What’s wrong with youth sports? Plenty, if you believe data published in October by The Aspen Institute, an international nonprofit think tank based in Washington, D.C. Titled “State of Play 2018,” the report gathers participation data and coaching metrics from the Sports & Fitness Industry Association, provides additional insights and identifies steps to make youth sports more accessible.
Despite more children between the ages of 6 and 12 being physically active in 2017, they’re still not getting enough exercise, according to the report. Fewer than 25 percent of kids regularly participate in high-calorie-burning sports, and that number is falling.
Another disconcerting revelation is that most volunteer youth coaches are “winging it.”
According to the report:
The latest SFIA survey shows that less than four in 10 youth coaches say they are trained in any of the following areas: sport skills and tactics, effective motivational technique or safety needs (CPR/basic first aid and concussion management).
Many barriers exist to training the nation’s 6.5 million youth coaches, most of whom are volunteers. The churn rate is high, with most parents cycling out once their child leaves the sport or moves to a club. Parents also are pressed for time, and organizations are reluctant to ask them for more of it to get trained. Then there’s the cost — even an online training course can run $25.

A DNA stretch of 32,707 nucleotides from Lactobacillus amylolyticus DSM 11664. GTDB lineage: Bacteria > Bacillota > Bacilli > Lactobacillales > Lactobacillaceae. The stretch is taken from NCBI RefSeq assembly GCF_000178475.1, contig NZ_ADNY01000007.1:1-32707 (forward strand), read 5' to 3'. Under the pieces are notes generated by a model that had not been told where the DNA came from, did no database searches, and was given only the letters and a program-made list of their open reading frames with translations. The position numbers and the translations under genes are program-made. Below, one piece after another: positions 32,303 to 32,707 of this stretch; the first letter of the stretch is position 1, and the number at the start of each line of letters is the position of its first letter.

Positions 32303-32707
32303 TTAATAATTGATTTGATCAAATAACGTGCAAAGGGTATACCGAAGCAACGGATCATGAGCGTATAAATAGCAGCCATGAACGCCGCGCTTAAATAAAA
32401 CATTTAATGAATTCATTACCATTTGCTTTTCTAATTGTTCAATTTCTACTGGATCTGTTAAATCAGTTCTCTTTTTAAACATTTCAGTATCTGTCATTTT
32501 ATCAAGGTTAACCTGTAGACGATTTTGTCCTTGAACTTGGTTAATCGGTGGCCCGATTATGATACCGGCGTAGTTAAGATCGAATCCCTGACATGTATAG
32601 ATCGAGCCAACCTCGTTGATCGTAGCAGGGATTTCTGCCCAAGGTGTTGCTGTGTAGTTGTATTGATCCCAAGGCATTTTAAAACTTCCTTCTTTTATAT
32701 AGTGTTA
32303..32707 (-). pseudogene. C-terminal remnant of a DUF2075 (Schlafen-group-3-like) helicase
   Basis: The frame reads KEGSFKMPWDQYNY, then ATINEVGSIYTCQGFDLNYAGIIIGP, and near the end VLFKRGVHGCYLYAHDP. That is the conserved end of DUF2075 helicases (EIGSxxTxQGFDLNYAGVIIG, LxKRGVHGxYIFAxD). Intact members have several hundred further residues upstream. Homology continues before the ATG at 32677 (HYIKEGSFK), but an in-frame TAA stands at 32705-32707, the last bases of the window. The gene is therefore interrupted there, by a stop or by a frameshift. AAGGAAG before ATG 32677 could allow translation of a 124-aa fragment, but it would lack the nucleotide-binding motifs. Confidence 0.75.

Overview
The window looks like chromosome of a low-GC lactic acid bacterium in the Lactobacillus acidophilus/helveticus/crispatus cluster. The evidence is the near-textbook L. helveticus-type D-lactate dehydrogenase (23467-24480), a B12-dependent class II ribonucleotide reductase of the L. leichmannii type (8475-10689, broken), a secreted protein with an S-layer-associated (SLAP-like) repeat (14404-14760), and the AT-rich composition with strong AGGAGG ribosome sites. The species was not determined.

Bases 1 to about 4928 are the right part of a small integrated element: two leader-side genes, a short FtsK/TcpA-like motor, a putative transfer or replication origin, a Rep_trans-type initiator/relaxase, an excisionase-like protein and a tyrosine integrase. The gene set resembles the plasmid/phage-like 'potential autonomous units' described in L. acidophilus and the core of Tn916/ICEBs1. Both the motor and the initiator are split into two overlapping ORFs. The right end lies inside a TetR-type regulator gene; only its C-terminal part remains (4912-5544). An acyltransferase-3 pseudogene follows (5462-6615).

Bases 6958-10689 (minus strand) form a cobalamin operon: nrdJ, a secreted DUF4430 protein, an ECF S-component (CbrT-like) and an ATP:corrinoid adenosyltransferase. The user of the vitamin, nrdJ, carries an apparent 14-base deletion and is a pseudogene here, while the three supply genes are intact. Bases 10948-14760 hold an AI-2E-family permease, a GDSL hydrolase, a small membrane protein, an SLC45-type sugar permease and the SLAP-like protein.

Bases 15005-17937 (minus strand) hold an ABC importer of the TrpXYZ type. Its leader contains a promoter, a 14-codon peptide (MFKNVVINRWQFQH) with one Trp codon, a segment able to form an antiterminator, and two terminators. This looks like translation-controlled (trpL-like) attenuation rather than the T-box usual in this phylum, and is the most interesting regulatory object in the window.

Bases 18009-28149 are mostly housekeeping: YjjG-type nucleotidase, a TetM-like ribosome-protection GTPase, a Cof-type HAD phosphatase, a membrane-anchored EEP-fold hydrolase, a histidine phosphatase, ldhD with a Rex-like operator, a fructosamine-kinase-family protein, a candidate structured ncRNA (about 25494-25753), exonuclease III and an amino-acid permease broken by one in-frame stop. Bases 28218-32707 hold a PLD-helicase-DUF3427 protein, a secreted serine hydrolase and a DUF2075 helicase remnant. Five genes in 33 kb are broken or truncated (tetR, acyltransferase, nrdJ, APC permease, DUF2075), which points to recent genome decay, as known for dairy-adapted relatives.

But that’s not all. The report continues:
Children from lower-income homes face increasing barriers to participation. While inactivity rates for the overall population are down, most gains are among kids from upper-income homes who can better afford the growing fees associated with youth sports. Over the past three years in households with incomes of less than $25,000, fewer kids are participating in sports. It’s the same story with kids from homes with $25,000 to $49,999 in income.
“Everyone thinks from the Olympic medal count, we have the best youth sports system in the world,” Lisa Delpy Neirotti, an associate professor at George Washington University who studies youth sports, told The Washington Post.“But when you look at some of the sports, these are things parents pay for. If we’re really looking at being a more inclusive and healthier society, we should probably get these kids playing together more out on the field — everybody, not just certain populations that can afford it.”
“There’s nothing wrong with being competitive and playing higher competition,” added Jon Solomon of the Aspen Institute’s Sports & Society Program. “But what happens is it prices out certain kids, and you get kids to believe that by a certain age, they have to play on a travel team.”
In 2008, almost 45 percent of kids between 6 and 12 regularly played a team sport, according to Aspen’s data; a decade later, that figure is down to 37 percent.
The Aspen Institute’s Project Play “offers a conceptual framework that helps stakeholders from across sectors understand how they can work together to serve the interests of children, communities, and public health,” and the report includes ideas for how individuals and organizations can make change.
Those ideas include the creation of Project Play 2020, a multiyear effort featuring a collective of representatives from leagues, corporations, tech and media companies, and other organizations (some of them competitors) with the common goal of increasingyouth sports participation rates nationally and making sport accessible to all kids, regardless of zip code or ability. Some of the group’s ideas include offering free “How to Coach Kids” training and parent engagement courses.